Hiding behind the humbug that the attack of last Sept. 11 was too horrible, too devastating, too painful, too tragic for words, that words could not possibly express our grief and indignation, our leaders have a perfect excuse to drape themselves in others’ words, now voided of content. To say something might be controversial. It might actually drift into some kind of statement and therefore invite rebuttal. Not saying anything is best.

Hey … Sontag is saying something controversial! Can we infer that she’s a hero? I think we can!

I do not question that we have a vicious, abhorrent enemy that opposes most of what I cherish � including democracy, pluralism, secularism, the equality of the sexes, beardless men, dancing (all kinds), skimpy clothing and, well, fun.

You … don’t? We … have an enemy? What ever happened to those terrorists-cum-freedom fighters?

And not for a moment do I question the obligation of the American government to protect the lives of its citizens.

Except when it has to avoid signing a treaty to do so.

What I do question is the pseudo-declaration of pseudo-war. These necessary actions should not be called a “war.” There are no endless wars; but there are declarations of the extension of power by a state that believes it cannot be challenged.

Who besides Sontag is saying this war is endless? She’d have done well to read the Sept. 20 speech she’s probably writing about. The White House has said people should be ready for a long war, but it’s misrepresentative to say it will be “endless.” Read the speech.

America has every right to hunt down the perpetrators of these crimes and their accomplices.

Oh, can we, please?

But this determination is not necessarily a war. Limited, focused military engagements do not translate into “wartime” at home.

Who started this conflict, exactly? How much of the national feeling that makes Sontag so antsy comes from a few speeches, and how much comes from the fact that thousands of Americans were murdered?

There are better ways to check America’s enemies, less destructive of constitutional rights and of international agreements that serve the public interest of all, than continuing to invoke the dangerous, lobotomizing notion of endless war.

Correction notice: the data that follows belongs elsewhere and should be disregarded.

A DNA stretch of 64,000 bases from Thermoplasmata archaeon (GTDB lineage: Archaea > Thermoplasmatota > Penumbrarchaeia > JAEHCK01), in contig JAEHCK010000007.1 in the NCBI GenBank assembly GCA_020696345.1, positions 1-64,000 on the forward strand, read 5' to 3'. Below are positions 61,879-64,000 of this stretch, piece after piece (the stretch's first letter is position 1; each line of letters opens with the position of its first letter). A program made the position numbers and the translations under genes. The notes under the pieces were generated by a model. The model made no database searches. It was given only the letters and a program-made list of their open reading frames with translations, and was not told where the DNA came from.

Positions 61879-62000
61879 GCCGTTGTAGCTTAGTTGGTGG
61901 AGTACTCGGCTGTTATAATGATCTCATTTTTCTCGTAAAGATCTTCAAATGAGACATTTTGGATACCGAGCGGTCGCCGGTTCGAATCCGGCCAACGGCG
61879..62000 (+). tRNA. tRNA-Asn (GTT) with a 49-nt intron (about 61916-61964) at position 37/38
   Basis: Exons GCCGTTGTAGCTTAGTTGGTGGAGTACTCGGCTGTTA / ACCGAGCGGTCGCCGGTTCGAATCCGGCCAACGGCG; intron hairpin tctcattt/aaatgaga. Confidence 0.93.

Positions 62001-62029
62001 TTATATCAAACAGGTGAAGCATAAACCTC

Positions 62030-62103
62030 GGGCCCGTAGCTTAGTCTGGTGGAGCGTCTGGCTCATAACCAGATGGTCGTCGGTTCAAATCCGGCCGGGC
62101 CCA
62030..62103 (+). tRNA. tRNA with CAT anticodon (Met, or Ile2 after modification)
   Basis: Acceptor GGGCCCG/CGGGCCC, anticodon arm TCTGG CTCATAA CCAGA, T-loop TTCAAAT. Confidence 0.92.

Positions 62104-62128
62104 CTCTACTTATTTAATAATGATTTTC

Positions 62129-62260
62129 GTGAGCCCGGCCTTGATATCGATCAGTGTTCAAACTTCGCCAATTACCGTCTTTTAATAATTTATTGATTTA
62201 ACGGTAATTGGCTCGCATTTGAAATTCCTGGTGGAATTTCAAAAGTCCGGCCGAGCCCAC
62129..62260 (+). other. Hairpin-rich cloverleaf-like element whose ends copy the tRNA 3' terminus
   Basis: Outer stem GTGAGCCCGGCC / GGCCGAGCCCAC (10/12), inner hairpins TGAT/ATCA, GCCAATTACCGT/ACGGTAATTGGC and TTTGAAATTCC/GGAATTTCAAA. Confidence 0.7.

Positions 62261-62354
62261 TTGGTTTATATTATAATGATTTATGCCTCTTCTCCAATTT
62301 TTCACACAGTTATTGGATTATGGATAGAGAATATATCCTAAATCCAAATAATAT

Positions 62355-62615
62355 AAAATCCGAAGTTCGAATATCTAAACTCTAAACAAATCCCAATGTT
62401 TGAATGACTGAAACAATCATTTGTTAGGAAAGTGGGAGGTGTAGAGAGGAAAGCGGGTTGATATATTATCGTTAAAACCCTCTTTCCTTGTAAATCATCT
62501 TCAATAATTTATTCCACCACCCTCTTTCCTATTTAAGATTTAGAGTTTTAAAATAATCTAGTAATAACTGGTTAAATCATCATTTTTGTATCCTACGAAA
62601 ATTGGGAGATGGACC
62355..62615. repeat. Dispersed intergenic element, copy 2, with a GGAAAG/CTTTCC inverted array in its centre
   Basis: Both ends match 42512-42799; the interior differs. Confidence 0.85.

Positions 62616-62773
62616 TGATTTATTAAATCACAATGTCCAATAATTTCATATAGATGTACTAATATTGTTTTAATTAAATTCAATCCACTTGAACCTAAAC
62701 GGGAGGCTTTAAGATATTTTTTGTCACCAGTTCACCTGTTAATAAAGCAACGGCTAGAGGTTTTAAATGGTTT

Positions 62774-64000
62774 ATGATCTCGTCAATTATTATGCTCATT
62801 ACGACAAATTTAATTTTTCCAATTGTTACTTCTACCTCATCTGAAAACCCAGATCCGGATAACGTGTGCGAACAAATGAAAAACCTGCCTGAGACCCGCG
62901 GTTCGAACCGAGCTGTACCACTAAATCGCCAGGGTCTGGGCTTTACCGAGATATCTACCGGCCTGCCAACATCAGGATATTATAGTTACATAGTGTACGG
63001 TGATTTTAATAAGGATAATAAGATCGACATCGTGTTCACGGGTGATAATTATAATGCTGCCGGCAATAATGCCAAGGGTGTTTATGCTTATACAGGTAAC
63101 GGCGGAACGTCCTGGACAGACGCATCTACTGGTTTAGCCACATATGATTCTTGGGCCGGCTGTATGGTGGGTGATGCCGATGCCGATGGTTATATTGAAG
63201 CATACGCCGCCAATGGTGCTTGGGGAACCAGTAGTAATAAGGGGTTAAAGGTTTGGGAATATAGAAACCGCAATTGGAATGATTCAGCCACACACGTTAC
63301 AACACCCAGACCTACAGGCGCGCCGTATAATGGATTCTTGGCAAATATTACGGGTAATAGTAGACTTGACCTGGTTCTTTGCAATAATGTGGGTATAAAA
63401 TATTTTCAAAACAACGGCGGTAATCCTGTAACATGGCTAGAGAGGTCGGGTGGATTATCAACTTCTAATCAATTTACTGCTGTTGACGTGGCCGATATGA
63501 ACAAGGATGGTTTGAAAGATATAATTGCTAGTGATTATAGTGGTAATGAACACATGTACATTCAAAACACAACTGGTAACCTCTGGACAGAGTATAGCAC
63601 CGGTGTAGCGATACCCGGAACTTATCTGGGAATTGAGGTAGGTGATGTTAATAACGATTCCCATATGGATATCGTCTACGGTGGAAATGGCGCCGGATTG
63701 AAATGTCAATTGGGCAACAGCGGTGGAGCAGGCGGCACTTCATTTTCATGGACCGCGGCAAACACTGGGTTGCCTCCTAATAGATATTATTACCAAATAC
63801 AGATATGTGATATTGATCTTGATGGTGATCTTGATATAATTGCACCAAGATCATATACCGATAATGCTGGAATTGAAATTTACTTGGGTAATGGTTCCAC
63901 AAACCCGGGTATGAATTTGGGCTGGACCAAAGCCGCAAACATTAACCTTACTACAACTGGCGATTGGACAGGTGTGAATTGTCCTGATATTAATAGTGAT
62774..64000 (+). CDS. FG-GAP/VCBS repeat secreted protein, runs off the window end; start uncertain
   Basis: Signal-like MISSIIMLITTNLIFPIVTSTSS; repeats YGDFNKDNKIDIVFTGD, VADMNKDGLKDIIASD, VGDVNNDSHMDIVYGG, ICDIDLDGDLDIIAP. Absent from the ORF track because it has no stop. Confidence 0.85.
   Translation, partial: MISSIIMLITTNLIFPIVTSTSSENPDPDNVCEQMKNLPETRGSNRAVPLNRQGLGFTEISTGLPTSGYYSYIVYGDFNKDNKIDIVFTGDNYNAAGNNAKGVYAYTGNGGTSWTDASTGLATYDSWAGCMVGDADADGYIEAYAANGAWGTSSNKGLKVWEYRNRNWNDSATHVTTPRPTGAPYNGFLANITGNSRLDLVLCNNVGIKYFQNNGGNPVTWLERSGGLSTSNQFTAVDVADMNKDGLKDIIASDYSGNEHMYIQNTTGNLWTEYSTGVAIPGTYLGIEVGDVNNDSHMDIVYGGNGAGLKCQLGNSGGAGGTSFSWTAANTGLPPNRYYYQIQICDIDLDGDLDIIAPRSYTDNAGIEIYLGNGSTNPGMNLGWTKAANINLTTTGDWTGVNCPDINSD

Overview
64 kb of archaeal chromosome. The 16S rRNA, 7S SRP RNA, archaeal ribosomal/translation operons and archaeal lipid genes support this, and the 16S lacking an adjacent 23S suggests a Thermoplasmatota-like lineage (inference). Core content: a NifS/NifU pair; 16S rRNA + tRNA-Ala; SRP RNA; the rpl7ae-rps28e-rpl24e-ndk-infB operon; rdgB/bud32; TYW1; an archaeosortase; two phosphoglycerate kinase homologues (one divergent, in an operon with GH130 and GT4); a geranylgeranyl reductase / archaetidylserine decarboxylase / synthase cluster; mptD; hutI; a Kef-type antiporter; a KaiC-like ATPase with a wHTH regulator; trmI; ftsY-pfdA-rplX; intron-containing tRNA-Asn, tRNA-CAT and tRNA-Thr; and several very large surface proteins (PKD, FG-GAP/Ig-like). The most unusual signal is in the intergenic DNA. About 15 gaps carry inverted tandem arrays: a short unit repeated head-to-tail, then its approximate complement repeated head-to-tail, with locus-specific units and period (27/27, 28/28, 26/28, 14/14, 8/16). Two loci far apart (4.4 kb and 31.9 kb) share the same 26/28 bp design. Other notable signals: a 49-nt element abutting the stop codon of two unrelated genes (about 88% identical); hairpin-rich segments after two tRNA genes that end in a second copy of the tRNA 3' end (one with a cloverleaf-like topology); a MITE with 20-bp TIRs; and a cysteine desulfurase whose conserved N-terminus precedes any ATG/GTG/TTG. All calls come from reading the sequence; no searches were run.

Sontag and her Blame America First cohorts have had a year to come up with a “better” solution to Islamic fascism. We’re still waiting for it.


Radical Muslims vs. civilization

There’s plenty to say about this radical Muslim (and that’s an important distinction to make) conference on the joys of September 11.

I’ll concentrate on just one tidbit.

That flyer, “A Towering Day in History,” is meant to be sardonic. It portrays US Airways flight 175 flying into the South tower as the North tower burns. I estimate this photograph captures the death of over 1,000 people. If we were to zoom in, odds are we could see men and women jumping out of the North tower’s top floors. I wonder: did the sly prankster who designed this flyer realize this? Or did he (probably “he” – do radical Muslims let their women use photoshop?) not stop to consider that the photo contained more dead bodies than your average wall in the Washington D.C. Holocaust Museum?

At the risk of overgeneralization, this reprehensible flyer, to say nothing of the conference, says all that needs to be said about the ethos that attacked the United States last year. They do not see us as individual people. They see us as cogs in a Satanic, materialist superpower. And, all year, we have been told by the liberial guardians of our culture that we need to cry bitter tears over each death, self-inflicted or otherwise, in the Muslim world.

I don’t give two shits about the death of a Muslim extremist, but I’m grateful for that liberal mindset for encapsulating why Western civilization is so baldly superior to the civilization of the lunatics we’re fighting. There is no liberal tradition for the London conference’s attendees. As Osama bin Laden (has?) made clear, they don’t care how many of us need to die in order to restore the Caliphate.

Do we need another reason to prove why we’re right?